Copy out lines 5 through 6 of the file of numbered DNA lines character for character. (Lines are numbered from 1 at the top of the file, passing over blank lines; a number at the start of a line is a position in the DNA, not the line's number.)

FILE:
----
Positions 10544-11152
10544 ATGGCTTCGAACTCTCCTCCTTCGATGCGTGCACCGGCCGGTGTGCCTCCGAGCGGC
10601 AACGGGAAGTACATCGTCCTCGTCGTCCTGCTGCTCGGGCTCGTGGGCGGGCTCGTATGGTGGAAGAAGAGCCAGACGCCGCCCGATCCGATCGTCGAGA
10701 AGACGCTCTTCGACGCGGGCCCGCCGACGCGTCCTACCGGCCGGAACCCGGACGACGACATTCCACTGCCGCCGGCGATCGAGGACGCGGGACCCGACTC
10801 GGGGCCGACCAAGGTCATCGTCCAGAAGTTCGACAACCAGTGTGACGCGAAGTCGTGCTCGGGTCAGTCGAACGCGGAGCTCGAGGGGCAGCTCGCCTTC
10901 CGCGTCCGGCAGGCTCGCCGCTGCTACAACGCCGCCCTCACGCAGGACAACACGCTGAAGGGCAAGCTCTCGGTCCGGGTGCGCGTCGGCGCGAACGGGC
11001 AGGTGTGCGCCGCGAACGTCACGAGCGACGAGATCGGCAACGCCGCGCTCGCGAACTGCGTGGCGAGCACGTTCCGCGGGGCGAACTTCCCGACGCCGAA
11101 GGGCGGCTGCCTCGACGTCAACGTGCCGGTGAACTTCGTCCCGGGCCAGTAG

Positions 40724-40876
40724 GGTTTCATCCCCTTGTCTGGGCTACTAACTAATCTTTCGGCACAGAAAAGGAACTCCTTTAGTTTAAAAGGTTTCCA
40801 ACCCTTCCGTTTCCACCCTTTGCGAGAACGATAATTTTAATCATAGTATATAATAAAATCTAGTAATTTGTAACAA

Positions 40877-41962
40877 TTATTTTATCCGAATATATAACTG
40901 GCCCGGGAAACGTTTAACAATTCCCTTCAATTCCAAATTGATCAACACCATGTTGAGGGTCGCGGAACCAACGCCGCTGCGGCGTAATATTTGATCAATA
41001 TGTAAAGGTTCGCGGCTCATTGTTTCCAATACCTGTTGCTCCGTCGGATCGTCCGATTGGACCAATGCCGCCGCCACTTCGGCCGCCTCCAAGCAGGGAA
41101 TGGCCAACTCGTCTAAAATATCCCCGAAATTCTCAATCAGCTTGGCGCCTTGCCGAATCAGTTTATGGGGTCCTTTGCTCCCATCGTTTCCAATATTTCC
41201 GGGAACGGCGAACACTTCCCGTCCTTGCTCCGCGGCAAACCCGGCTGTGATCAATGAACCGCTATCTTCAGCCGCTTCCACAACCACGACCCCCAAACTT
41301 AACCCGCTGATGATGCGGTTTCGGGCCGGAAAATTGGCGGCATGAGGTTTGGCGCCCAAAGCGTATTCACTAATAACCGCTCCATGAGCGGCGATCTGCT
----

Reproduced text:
10801 GGGGCCGACCAAGGTCATCGTCCAGAAGTTCGACAACCAGTGTGACGCGAAGTCGTGCTCGGGTCAGTCGAACGCGGAGCTCGAGGGGCAGCTCGCCTTC
10901 CGCGTCCGGCAGGCTCGCCGCTGCTACAACGCCGCCCTCACGCAGGACAACACGCTGAAGGGCAAGCTCTCGGTCCGGGTGCGCGTCGGCGCGAACGGGC